The Non-Jewish Link by Reuven Herzog


Sandwiched between Milchemet Amaleik and Matan Torah, Perek 18 of Sefer Shemot focuses on Yitro, his visit with Moshe, and his creation of a judicial system for Moshe and Am Yisrael. The previous 15 Perakim deal with the epic saga of Yetzi’at Mitzrayim and the Jewish people’s subsequent journeys through the wilderness, and the next six Perakim detail Matan Torah and the revelation at Har Sinai, the culmination of this Ge’ulah. This double story seems to constitute an odd interruption. Before we can understand this Perek and its significance, we need to first determine when exactly this story takes place.

Sefer BeMidbar presents to us Chovav, who is identified as Chotein Moshe, Moshe’s in-law[1]. The Mechilta asserts that Chovav and Yitro are the same person, which leads to a tremendous Machloket regarding the chronology of Yitro’s visit. Ibn Ezra claims that Yitro visited Bnei Yisrael only once - just before they left Har Sinai; Ramban is of the opinion that Yitro actually visited the Jewish camp twice, before Matan Torah and again before the approach to Eretz Yisrael.[2] But for both opinions, we still need to ask why the stories focusing on Yitro are so important that they deserve an entire Perek. Chronologically correct or not, the stories do not seem to be connected to their surrounding stories - Bnei Yisrael’s ascent out of Mitzrayim and Matan Torah. Why does the Torah focus on them so much?

Sefer Shemot can be divided roughly into two halves. The first focuses on the redemption of the Jewish people from the slavery of Mitzrayim and forming into a nation, and the second is about the creation of God’s people, culminating in the presence of Shechinat Hashem in the Mishkan and in Machaneih Yisrael.[3] The transition between the two is Matan Torah. During Matan Torah, the people finally achieve a sense of national unity – “KeIsh Echad BeLeiv Echad,” to quote the Midrash. In addition Berit Sinai, which states that we should be a “Goy Kadosh” for Hashem, is created. Everything leading to this point is a logical progression in the growth of the nation. First the people are told of the future salvation by Moshe (multiple times) but they cannot listen under their massive workload. Then the ten plagues come, building up to the Exodus, which does not happen until the Jews demonstrate their separation from the Mitzrim and their internal unity by forming groups for the Korban Pesach. Keriyat Yam Suf is the ultimate division from Mitzrayim and the last step in salvation, and at the end of Parashat BeShalach, Am Yisrael has its first battle with Amaleik.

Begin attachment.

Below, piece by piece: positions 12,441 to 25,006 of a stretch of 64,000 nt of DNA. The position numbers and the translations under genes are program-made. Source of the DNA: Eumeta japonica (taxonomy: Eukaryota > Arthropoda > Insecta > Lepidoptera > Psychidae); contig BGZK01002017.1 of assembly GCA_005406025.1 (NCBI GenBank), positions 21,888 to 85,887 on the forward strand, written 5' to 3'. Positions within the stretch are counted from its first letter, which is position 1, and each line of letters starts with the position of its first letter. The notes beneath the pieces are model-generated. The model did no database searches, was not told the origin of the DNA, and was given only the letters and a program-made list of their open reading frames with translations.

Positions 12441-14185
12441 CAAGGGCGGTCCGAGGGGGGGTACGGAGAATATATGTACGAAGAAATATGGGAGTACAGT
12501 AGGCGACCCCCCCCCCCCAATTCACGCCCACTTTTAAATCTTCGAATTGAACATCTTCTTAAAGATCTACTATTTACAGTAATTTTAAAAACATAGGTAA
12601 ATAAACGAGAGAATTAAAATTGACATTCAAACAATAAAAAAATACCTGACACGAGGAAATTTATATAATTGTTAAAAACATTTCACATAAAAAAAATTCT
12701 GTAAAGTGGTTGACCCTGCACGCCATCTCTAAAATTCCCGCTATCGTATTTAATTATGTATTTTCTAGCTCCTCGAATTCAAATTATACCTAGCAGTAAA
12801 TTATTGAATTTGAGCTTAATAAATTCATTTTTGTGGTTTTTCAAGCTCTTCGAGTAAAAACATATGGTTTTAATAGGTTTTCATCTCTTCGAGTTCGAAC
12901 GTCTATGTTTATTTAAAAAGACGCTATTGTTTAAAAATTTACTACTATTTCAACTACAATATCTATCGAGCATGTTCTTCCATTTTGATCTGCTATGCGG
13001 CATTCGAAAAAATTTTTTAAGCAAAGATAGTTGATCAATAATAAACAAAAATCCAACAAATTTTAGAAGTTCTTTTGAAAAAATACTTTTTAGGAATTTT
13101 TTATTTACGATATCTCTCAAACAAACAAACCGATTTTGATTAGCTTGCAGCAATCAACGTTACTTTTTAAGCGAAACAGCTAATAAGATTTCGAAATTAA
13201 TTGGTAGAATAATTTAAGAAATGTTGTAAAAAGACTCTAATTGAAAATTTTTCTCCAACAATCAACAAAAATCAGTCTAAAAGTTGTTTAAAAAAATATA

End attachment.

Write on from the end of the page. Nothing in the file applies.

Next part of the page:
Yitro’s visit, then, is the last element of Yetzi’at Mitzrayim. Yitro, a priest of Midyan, is a prominent figure from a foreign entity. His visit to Bnei Yisrael shows that other tribes recognized the existence of the Jewish people as an entity and an independent nation. Especially coming on the heels of Milchemet Amaleik, when another local tribe tried to invalidate Am Yisrael’s existence and challenge both the God and the people of the Exodus themselves, Yitro’s visit grants credibility that cannot be obtained from intra-national actions alone.

Yitro also has a second role - that of family. Perek 18 begins, “VaYishma Yitro Kohein Midyan Chotein Moshe Eit Kol Asher Asah Elokim LeMoshe ULeYisrael Amo,” “And Yitro, priest of Midyan, in-law of Moshe, heard all that God had done to Moshe and to his nation Yisrael.” Yitro is a priest in Midyan, but he is also Moshe’s close relative. He hears not just what happened to Bnei Yisrael, but also to Moshe. The Torah gives equal time to descriptions of Moshe’s family – his wife Tziporah, and his kids Geirshom and Eliezer (whom we have not heard of until this point) – whom Yitro brings with him as he and Moshe discuss Yetzi’at Mitzrayim. Moshe’s family is emphasized so much that the first thing Yitro says when he reaches Machaneh Yisrael is that he brought Moshe’s family to him. This closes yet another story, one that runs parallel to the national journey: Moshe’s personal saga. We first meet Yitro in Midyan, after Moshe runs away from Mitzrayim. There, Moshe is brought in, cared for and raises a family for many decades in the house of Yitro. When Moshe finally becomes the leader of the Jewish people, his journey begins by leaving Yitro’s house. However, as Tziporah and her children are sent back to live with Yitro,[4] there is not a clean break. Now, with the return of Moshe’s family, including his adopted family in Yitro, Moshe’s journey comes full circle. When he left Yitro’s house, it was to start the Ge’ulah; when Yitro comes to Moshe, it is to complete the Ge’ulah.

Finally, Yitro’s visit is not merely representative of the closure of Yetzi’at Mitzrayim, but it is also the fulfillment of one of its goals. Throughout Sefer Shemot, the Shoresh “Yada” is used repeatedly. Much of the Makot and the Exodus is done “Lema’an Teidah Ki Ani Hashem,” “so you shall know that I am Hashem” (Shemot 8:18), and variations on this theme. The nature-bending miracles in Mitzrayim and at Yam Suf were done in such an explicit fashion in order to inspire surrounding peoples into recognizing Hashem and His people. When Yitro comes to see Moshe and finds out the details of Yetzi’at Mitzrayim, his response is exactly what Hashem had intended: he says, “Atah Yadati Ki Gadol Hashem MiKol HaElohim,” “Now I know that Hashem greater than all other gods” (Shemot 18:11). Hashem’s greatness had not been recognized yet, not by the Mitzrim (many of whom were dead), nor, surprisingly, by Bnei Yisrael. But with the arrival of Yitro comes the knowledge of Hashem that is critical for Bnei Yisrael to move from the first stage of Ge’ulah, the freedom from slavery, to the second stage, becoming Am Hashem.